Does left ventricular assist device increases risks for infections?

Rajendra Karnatak, Joseph V Vyskocil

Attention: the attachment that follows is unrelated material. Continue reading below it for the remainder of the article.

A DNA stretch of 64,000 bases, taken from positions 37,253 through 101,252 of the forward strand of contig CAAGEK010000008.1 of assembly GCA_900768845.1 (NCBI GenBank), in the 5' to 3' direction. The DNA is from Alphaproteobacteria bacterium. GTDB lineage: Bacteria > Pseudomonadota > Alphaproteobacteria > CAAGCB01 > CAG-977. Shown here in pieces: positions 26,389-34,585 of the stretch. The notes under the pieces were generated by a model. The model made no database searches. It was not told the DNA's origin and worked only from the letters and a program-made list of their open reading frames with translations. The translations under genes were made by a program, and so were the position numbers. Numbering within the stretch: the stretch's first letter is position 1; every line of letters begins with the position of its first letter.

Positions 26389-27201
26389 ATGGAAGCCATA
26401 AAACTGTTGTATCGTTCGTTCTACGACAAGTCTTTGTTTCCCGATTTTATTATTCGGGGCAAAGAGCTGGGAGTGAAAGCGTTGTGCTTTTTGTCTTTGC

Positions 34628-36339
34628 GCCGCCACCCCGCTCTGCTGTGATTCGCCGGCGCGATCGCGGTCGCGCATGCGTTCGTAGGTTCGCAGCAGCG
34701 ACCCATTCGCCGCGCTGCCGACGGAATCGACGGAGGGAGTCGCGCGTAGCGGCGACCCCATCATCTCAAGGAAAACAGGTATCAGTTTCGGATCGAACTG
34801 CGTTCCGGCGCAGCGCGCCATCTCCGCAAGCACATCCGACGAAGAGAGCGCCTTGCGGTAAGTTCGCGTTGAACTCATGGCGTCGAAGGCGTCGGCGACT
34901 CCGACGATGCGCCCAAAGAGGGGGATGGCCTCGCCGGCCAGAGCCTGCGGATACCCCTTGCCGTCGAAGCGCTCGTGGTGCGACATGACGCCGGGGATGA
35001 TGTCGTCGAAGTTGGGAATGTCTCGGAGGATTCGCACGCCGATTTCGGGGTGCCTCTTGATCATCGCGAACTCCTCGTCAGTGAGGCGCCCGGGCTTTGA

Left Ventricular Assist Device (LVAD) is used for the treatment of stage D heart failure as an alternative to heart transplantation. In recent years, LVAD use as destination therapy has significantly increased. One-year survival post-LVAD implantation is now comparable to heart transplantation. Recent data shows significant reductions in stroke and gastrointestinal bleeding in LVAD recipients, but infections remain a major concern. LVAD-mediated immune dysfunction has been reported in previous studies. Increasing LVAD utilization as destination therapy has shown improved long-term survival but the risk of infections with prolonged duration of LVAD support remained underexplored. In this article, we provide an overview of the infection risks associated with prolonged duration of LVAD support.